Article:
Nationally, black junior high and high school students are suspended at a rate more than three times as often as their white peers, twice as often as their Latino peers, and more than 10 times as often as their Asian peers.
According to former Department of Education Secretary Arne Duncan, the “huge disparity is not caused by differences in children; it’s caused by differences in training, professional development, and discipline policies. It is adult behavior that needs to change.”
In other words, the Education Department sees no difference between the behavior of black students and white, Latino, and Asian students. It’s just that black students are singled out for discriminatory discipline.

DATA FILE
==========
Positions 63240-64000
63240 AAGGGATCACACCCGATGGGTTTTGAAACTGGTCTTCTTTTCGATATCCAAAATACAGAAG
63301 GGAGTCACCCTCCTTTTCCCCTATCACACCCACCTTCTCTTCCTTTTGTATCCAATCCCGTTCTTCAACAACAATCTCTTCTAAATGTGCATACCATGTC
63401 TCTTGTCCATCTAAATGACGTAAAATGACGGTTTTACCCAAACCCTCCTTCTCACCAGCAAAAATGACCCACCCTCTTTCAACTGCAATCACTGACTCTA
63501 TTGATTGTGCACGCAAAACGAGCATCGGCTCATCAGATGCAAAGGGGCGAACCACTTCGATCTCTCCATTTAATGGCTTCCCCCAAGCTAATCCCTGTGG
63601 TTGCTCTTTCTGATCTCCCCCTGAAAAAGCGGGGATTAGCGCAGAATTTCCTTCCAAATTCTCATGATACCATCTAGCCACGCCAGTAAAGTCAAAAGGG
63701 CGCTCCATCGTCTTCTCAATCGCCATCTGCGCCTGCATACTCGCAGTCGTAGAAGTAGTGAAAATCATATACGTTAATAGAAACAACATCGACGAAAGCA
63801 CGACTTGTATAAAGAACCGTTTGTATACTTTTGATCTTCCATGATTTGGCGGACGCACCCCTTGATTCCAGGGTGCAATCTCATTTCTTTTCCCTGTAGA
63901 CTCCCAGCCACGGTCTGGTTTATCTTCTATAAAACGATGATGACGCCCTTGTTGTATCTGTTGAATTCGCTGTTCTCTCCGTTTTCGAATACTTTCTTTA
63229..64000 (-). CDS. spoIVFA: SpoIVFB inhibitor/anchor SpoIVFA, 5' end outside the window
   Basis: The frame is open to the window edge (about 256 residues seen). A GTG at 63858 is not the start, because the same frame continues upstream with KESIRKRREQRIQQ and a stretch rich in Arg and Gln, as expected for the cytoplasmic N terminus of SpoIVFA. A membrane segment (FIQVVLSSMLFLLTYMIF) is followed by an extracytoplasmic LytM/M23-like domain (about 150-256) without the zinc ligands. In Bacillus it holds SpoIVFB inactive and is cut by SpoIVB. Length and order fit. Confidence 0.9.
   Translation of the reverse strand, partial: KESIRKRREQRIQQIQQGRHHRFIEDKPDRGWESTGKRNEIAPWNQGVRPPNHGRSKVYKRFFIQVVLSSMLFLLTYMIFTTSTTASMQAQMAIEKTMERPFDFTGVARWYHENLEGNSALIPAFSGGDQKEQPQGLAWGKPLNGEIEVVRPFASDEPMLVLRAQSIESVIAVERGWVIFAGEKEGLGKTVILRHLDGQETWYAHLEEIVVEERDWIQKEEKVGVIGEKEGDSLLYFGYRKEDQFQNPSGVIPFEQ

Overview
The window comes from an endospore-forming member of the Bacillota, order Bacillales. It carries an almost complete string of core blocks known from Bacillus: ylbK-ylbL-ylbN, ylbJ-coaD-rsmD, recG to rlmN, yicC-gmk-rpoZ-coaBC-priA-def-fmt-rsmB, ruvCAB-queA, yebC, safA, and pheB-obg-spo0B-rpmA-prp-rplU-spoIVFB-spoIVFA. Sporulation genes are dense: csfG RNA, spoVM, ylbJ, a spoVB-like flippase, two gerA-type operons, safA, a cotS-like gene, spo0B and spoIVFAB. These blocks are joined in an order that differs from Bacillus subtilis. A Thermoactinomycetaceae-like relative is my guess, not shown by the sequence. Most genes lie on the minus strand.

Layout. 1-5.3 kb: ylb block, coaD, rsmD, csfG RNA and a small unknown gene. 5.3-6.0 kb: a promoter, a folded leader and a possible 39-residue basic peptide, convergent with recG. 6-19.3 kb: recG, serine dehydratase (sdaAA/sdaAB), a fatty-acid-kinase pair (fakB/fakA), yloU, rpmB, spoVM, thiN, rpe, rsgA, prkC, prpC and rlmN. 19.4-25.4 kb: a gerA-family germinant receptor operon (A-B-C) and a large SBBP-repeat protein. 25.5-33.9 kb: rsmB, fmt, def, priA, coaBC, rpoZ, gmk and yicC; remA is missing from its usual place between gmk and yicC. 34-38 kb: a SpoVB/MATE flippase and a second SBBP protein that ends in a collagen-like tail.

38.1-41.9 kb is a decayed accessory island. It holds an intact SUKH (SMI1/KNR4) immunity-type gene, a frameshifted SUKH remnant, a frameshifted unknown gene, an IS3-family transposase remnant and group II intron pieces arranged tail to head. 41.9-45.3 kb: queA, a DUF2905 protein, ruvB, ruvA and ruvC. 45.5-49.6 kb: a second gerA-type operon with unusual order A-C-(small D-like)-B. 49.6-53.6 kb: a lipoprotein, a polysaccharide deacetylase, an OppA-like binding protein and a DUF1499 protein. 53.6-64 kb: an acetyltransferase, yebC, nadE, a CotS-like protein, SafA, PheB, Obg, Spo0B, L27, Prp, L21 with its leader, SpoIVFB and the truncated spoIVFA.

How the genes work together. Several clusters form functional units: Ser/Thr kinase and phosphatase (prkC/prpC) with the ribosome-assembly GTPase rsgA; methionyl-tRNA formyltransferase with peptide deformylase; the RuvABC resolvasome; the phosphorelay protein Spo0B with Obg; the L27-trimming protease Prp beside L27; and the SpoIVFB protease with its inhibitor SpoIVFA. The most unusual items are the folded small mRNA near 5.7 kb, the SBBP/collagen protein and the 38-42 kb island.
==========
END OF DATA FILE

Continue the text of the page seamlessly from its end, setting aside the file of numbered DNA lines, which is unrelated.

Driven by Obama administration pressures, school districts revised their discipline procedures by cutting the number of black student suspensions.
Max Eden, senior fellow at the Manhattan Institute, has written a report, “School Discipline Reform and Disorder: Evidence from New York City Public Schools, 2012-16.”
The new discipline imposed on public schools is called restorative justice. Rather than punish a student through exclusion (suspension), restorative justice encourages the student who has misbehaved to reflect on his behavior, take responsibility, and resolve to behave better in the future.
The results of this new policy are increased violence, drug use, and gang activity.
Eden examines the NYC School Survey of teachers and students and finds that violence increased in 50 percent of schools and decreased in 14 percent. Gang activity increased in 39 percent of schools and decreased in 11 percent.